Albuminuria in chronic heart failure: prevalence and prognostic importance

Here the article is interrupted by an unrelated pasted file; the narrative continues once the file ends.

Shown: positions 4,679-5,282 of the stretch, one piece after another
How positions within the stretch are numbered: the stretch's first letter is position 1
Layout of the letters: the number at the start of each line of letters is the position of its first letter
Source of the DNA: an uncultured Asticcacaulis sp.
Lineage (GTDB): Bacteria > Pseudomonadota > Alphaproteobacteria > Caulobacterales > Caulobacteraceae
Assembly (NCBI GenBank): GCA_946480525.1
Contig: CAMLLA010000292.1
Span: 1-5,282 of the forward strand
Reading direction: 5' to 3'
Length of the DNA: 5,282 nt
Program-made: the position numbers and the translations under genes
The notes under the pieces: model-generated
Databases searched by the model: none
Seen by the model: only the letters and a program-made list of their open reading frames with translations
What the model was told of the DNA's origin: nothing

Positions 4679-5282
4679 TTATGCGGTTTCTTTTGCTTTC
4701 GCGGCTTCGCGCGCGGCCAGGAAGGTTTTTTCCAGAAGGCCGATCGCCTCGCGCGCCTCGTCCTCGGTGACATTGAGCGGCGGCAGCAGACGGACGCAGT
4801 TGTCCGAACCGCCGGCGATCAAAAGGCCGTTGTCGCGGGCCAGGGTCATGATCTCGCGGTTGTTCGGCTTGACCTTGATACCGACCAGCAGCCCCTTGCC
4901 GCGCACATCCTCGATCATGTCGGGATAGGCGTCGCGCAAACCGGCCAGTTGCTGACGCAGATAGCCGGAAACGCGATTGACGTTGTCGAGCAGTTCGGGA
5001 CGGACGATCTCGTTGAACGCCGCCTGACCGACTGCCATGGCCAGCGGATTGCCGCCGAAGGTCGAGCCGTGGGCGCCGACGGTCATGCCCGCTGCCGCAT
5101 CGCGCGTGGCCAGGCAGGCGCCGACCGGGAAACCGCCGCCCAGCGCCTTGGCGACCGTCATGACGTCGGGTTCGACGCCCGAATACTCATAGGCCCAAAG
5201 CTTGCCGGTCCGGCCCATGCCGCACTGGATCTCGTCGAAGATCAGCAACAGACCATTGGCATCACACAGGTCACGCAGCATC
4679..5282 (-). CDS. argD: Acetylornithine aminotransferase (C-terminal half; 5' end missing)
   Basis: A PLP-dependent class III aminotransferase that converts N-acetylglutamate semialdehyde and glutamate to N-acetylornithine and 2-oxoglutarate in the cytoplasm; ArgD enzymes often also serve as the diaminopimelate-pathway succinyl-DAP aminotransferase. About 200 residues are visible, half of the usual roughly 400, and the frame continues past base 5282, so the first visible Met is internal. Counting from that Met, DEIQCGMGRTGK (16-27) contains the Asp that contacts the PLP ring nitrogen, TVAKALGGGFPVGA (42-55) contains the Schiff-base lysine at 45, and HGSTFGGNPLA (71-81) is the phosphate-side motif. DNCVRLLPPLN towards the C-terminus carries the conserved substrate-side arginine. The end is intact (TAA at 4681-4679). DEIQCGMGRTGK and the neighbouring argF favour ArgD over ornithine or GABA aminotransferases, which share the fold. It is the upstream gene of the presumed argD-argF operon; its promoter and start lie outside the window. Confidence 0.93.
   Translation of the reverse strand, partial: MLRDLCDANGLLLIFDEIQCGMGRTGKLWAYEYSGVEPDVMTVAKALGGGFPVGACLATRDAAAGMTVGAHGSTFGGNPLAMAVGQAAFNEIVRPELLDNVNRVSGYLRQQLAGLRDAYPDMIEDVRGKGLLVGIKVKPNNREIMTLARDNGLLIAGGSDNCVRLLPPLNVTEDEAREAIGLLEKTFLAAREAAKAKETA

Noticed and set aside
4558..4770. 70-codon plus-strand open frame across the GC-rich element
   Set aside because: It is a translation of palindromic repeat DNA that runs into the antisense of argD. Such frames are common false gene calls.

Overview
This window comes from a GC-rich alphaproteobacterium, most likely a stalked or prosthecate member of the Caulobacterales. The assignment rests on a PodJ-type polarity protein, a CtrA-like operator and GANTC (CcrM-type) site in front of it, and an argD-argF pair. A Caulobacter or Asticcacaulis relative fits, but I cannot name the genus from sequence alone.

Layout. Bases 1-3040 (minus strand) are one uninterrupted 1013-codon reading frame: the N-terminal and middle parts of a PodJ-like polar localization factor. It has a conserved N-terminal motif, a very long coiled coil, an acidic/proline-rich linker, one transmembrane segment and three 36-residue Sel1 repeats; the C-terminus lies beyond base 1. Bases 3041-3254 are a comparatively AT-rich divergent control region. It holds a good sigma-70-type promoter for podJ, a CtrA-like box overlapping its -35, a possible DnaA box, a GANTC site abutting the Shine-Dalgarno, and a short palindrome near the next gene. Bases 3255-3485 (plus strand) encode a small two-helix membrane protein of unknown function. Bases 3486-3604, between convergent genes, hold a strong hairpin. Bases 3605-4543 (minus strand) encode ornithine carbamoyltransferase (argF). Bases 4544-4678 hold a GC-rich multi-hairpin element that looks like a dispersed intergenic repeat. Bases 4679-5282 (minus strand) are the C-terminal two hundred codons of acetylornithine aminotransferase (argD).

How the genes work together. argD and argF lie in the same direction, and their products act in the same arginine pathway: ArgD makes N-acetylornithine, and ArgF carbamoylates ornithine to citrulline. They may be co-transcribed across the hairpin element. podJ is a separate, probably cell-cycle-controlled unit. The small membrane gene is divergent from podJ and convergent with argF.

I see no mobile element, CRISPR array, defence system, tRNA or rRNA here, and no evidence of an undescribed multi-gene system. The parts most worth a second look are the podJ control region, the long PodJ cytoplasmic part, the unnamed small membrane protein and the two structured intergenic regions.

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BACKGROUND: Increased excretion of albumin in urine might be a marker of the various pathophysiological changes that arise in patients with heart failure. Therefore our aim was to assess the prevalence and prognostic value of a spot urinary albumin to creatinine ratio (UACR) in patients with heart failure. METHODS: UACR was measured at baseline and during follow-up of 2310 patients in the Candesartan in Heart failure: Assessment of Reduction in Mortality and morbidity (CHARM) Programme. The prevalence of microalbuminuria and macroalbuminuria, and the predictive value of UACR for the primary composite outcome of each CHARM study--ie, death from cardiovascular causes or admission to hospital with worsening heart failure--and death from any cause were assessed. FINDINGS: 1349 (58%) patients had a normal UACR, 704 (30%) had microalbuminuria, and 257 (11%) had macroalbuminuria. The prevalence of increased UACR was similar in patients with reduced and preserved left ventricular ejection fractions. Patients with an increased UACR were older, had more cardiovascular comorbidity, worse renal function, and a higher prevalence of diabetes mellitus than did those with normoalbuminuria. However, a high prevalence of increased UACR was still noted among patients without diabetes, hypertension, or renal dysfunction. Elevated UACR was associated with increased risk of the composite outcome and death even after adjustment for other prognostic variables including renal function, diabetes, and haemoglobin A1c. The adjusted hazard ratio (HR) for the composite outcome in patients with microalbuminuria versus normoalbuminuria was 1.43 (95% CI 1.21-1.69; p<0.0001) and for macroalbuminuria versus normoalbuminuria was 1.75 (1.39-2.20; p<0.0001). The adjusted values for death were 1.62 (1.32-1.99; p<0.0001) for microalbuminuria versus normoalbuminuria, and 1.76 (1.32-2.35; p=0.0001) for macroalbuminuria versus normoalbuminuria. Treatment with candesartan did not reduce or prevent the development of excessive excretion of urinary albumin. INTERPRETATION: Increased UACR is a powerful and independent predictor of prognosis in heart failure. FUNDING: AstraZeneca.
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